“Sounds like you have a case of the Mondays,” Rachel told me during one of our many conversations this week. I felt like I was stuck in a rut with everything seeming to go wrong. At times like these I am known to be a crybaby, and I had many teachers trying to help me when they saw me looking down.
Between rude comments, too many teachers being absent (causing me to watch many classrooms at the same time), lack of food (it is not good going through the entire day with only a few crackers in your belly until evening), and many other little issues at school, home and our secondary health project, I felt like a wreck. I was gifted a migraine headache that would not leave, making me feel like a ghost in my house.
I was not the only one going through this. Rachel and I talked forever about our problems, and it felt like in some ways, the other person had it rougher. This is a time period I thought we would all be at our high point. We were about to celebrate one year, and looking over that year it was great. But I was not in the mood to celebrate. I was on a downward spiral, and could not find a way out of this funk.
After a full weekend of feeling like a bad Monday, I decided that I would take action, so each evening, I went for a jog, looking for something fun to do. On Monday, I visited a few different church youth groups in other villages to watch their practice for White Sunday. Tuesday, I headed the other direction, and in addition to watching kids sing and dance, I got to play volleyball with people two villages over, which was a blast. Since I was still down, on Wednesday, I was really determined to change my outlook. I needed someone I could talk to, someone I could relate to, I was going to visit Elisa, and enjoy that great palagi connection we share.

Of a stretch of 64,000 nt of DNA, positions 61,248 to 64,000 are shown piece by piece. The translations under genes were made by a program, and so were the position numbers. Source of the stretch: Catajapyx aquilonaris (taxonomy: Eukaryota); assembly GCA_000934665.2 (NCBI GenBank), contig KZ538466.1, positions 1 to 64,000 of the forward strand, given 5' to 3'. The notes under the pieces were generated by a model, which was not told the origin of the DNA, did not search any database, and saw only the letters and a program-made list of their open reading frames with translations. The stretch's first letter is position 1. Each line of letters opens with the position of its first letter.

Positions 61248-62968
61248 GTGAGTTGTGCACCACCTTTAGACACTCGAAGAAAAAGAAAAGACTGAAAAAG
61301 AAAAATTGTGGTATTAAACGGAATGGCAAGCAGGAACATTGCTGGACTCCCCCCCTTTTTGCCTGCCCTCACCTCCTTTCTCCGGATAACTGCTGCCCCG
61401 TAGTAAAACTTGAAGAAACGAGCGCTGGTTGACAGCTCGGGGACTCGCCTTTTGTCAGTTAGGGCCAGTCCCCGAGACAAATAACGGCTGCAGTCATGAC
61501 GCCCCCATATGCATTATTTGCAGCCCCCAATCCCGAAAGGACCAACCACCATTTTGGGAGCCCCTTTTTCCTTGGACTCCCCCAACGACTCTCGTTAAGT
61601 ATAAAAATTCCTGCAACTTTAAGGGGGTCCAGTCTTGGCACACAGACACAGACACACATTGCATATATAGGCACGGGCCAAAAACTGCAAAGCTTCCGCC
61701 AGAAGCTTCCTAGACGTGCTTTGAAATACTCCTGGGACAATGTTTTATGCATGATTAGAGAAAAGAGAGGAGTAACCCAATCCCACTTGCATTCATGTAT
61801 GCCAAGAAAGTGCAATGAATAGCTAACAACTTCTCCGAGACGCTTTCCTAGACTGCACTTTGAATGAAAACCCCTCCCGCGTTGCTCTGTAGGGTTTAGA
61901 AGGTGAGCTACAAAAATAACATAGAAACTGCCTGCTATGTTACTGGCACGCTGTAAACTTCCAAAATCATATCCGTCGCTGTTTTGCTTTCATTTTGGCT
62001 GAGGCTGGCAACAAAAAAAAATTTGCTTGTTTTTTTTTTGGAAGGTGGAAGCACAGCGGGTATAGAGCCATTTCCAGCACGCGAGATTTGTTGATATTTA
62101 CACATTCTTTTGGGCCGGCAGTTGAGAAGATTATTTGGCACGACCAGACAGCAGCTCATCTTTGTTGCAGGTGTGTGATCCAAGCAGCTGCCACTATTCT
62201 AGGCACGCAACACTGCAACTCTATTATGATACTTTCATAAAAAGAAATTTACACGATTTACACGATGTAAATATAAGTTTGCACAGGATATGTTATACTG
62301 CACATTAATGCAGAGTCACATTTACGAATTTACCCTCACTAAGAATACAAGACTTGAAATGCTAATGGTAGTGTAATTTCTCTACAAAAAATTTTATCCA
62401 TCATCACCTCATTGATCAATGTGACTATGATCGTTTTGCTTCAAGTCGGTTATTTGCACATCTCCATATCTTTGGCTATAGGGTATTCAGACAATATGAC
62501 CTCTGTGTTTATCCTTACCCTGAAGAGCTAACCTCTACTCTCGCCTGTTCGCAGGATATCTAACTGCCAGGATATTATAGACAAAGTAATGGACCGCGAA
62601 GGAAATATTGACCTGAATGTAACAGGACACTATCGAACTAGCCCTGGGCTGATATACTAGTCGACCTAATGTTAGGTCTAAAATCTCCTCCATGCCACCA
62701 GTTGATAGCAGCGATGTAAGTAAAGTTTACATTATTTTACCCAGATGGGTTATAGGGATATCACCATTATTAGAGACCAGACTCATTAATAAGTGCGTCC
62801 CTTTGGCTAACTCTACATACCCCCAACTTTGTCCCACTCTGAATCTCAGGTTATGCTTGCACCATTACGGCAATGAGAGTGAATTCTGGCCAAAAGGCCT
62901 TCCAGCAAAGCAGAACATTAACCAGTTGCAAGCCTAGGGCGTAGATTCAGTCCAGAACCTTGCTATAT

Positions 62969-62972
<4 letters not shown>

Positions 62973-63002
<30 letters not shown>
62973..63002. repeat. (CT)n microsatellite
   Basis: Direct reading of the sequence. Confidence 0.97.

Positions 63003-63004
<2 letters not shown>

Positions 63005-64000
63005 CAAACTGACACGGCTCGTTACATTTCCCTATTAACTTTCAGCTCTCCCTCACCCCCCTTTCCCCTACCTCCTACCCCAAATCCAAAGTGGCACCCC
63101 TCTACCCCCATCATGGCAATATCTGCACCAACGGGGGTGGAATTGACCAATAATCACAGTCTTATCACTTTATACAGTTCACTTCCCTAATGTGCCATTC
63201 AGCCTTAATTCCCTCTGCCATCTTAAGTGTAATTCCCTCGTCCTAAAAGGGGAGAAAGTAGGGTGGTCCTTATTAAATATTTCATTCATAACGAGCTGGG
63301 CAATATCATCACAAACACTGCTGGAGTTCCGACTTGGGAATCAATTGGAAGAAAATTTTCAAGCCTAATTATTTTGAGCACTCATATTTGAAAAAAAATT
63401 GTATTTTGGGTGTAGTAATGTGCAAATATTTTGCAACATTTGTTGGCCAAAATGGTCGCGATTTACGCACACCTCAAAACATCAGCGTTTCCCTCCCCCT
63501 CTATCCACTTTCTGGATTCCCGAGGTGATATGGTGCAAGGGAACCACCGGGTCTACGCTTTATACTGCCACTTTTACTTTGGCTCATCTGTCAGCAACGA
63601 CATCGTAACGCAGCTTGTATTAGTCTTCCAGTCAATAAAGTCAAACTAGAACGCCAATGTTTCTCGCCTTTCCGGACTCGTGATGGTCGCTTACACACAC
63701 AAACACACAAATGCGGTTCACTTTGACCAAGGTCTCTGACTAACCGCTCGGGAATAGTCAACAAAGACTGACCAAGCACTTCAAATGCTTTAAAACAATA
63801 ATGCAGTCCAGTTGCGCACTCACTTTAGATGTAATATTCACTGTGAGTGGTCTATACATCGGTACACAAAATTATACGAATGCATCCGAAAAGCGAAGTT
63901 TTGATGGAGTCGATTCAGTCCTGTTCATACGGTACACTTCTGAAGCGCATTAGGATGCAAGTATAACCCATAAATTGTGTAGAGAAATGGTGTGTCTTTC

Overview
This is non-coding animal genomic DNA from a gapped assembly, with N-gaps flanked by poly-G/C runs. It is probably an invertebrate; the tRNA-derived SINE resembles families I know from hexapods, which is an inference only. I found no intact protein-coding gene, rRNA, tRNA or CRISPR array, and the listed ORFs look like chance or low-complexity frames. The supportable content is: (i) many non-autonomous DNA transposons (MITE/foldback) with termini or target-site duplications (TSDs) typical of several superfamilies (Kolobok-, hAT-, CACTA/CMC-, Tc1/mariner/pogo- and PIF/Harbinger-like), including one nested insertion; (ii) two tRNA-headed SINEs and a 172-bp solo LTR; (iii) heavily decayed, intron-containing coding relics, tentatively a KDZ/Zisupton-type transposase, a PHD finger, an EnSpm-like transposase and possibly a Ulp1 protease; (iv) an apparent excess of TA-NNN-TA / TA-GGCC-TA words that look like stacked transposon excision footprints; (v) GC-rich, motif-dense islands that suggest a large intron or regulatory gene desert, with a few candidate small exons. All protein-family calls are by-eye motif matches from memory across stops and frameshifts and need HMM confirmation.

I started running, and it began raining. I ducked inside a church and watch some of my students practice their singing. They were so cute with their dance moves, it quickly brought a smile to my face. The rain stopped, and I had a lot more ground to cover before I even came close to Elisa’s house, so I kept on down the road, and hearing all the people call out my name felt so good. Here I am feeling so depressed, and I have hundreds of people who appreciate me for being here and being a part of their lives. Even though I was tired, and it was hot, it gave me the strength to keep going. I stopped off at the store, picked up some bread for her family, and turned down the plantation road to her house.
Elisa was also not at her all time high. She had just come home from working on the health project, and was trying to think of ways to make it successful for her village (as well as not make her crazy with being overworked). The two of us talked about our problems, talked about the good experiences we were having, had a delicious meal of macaroni and cheese with garlic bread. (It is amazing what you can cook when you only have access to a hot water boiler.) It was great talking to her one on one. I had such a good time, I didn’t want to leave, but nightfall had come.
Elisa came with me to wait for my parents on the main road. We sat there talking, admiring the stars, and I was feeling better. We talked about all the good things about Samoa, as we stared at the Milky Way and watched out for shooting stars.
I am glad I have Elisa nearby to help me out when I need her. She is a good friend to have, and a great peace corps sister.
I am feeling a lot better right now, and I hope it stays this way.